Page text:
Tip: A common question is "How do I know when the front of the horse is stopped?" When you first begin, try picking up a rein and stare at the shoulder on the same side. See it moving forward and backward with each stride? Apply the pressure and angle that it takes with your rein to make it stop moving. It may stop only briefly, maybe half a second. Don't over-think this, just make it happen. When his shoulder is stopped and you feel his back legs take a step LET GO. If the front is stopped - but he's still moving his back feet - then he has to be disengaging. There's nothing else he could be doing.
Another tip: You might forget which way his back legs should move when you pick up a right or left rein, but here's an easy way to remember: If you were simply riding down the trail and picked up the left rein and pulled till your horse turned to the left, which way would his butt go? To the right, right? Keep it that simple and the exercise is easy.
Yet another tip: Don't lock your hand into one place. You'll need to constantly adjust the position of your hand in order to compensate for the movements of the horse.
The most common problem we see: Keeping your horse moving may prove to be your biggest challenge. Sluggish horses that look for any excuse to slow down will stop dead in their tracks when you first pick up a rein and ask for such a sharp maneuver. Be ready for it and really motivate them with your legs (spurs, crop, threats, bolt of lightning, whatever it takes) to keep moving. If your horse begins to freeze up more and more, then simply drop back a step and ask for less of a "sharp turn" (and really kick or squeeze). Then you'll progressively whittle it down, asking your horse to turn more and more "abruptly." More likely than not, you'll need to take your hand/arm waaaaay out to one side or the other because any sort of backward pressure on the reins will cause your horse to stop. If that's the case, take yet another step back in your training: Try simply walking a straight line, picking up a rein and asking your horse to bend it's neck and "gently arc" to the right or left, then release on the turn as he softens, however briefly. Your goal at that point has to be to keep the feet moving, all the while building softness and dissolving resistance. Concentrate on keeping the feet moving, gradually making your turns sharper and sharper. This is called "You gotta start somewhere." Do whatever it takes to keep the horse moving and softening. If you stick with it, he'll soon start relaxing and you'll be able to move ahead. When your horse is relaxed this exercise is actually quite easy.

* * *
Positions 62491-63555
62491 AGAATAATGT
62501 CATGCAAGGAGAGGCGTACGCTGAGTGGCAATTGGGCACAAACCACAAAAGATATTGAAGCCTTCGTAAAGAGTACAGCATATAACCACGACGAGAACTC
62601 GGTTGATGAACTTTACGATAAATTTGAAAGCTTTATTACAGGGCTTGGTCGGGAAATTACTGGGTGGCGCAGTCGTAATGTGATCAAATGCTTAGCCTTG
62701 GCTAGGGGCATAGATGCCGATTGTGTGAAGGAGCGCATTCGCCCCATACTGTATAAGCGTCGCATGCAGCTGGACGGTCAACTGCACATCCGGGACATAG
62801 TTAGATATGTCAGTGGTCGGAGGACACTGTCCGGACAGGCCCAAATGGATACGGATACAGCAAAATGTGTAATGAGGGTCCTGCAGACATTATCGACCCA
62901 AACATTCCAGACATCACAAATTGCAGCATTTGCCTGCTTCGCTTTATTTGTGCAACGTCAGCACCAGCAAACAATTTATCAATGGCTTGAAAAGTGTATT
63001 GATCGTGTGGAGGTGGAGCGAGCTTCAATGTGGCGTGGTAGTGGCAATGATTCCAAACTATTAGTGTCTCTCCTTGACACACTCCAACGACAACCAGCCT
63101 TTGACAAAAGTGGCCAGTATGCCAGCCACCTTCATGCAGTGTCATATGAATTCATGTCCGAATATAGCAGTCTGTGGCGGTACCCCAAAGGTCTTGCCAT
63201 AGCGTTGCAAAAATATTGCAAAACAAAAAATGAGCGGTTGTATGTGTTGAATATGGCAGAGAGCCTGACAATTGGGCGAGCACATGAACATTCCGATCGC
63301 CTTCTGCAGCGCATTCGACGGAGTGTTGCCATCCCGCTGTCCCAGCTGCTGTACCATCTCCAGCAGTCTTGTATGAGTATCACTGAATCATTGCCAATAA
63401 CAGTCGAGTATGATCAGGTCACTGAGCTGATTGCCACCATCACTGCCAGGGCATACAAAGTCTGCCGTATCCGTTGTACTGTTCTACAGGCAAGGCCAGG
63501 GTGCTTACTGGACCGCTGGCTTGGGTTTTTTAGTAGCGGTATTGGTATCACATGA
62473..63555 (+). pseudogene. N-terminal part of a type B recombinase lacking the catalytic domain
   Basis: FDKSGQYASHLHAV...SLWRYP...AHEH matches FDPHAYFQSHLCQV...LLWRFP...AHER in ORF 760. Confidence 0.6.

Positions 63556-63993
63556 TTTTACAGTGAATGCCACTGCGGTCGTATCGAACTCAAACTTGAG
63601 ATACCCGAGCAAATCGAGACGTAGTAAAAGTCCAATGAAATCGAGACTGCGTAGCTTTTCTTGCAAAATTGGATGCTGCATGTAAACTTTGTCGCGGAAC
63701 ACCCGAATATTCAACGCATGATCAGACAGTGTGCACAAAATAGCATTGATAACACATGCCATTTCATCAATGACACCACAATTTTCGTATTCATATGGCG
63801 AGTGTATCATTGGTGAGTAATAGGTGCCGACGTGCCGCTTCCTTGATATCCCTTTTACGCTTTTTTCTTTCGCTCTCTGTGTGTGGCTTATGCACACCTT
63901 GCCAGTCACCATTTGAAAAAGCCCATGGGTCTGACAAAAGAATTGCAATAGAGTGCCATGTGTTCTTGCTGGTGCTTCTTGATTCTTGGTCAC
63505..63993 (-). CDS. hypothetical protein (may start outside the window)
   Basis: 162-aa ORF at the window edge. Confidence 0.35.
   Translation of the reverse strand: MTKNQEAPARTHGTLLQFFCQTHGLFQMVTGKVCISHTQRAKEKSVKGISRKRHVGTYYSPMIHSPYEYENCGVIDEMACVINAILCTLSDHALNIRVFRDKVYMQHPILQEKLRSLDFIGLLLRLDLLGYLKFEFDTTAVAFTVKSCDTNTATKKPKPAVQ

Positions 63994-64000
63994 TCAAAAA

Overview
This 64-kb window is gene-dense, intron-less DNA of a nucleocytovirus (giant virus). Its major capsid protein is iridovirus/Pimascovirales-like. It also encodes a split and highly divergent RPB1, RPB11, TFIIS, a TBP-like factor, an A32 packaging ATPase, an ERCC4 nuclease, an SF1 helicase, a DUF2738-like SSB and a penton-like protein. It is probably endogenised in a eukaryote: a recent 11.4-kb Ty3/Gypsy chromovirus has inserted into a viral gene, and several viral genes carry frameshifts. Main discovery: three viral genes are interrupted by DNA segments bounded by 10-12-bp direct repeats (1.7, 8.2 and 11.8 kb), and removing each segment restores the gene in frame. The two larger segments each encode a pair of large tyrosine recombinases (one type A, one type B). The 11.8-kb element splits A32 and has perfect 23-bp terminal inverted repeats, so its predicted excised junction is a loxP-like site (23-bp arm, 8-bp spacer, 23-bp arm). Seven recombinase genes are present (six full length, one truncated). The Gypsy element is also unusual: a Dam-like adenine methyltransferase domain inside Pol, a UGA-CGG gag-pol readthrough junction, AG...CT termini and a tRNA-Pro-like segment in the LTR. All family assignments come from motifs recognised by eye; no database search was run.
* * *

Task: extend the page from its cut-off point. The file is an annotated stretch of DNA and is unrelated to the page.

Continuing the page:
How we've progressed: You've been moving the hips to get the shoulder - and the front foot - to stop. We can't stop all four feet (yet) but we do have a way to stop one. We've started teaching the horse that "stop" means more than ceasing movement. It means something specific like "stop moving your shoulder to the left and begin moving it to the right."
Read previous article: Solve Every Horse Problem
Read next article: Back Easily With Hip Shoulder Shoulder
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Lyons Training 101: Issue Nine, Part 2
"Ask a Horse Trainer: Stop Your Horse With Hip Shoulder Shoulder"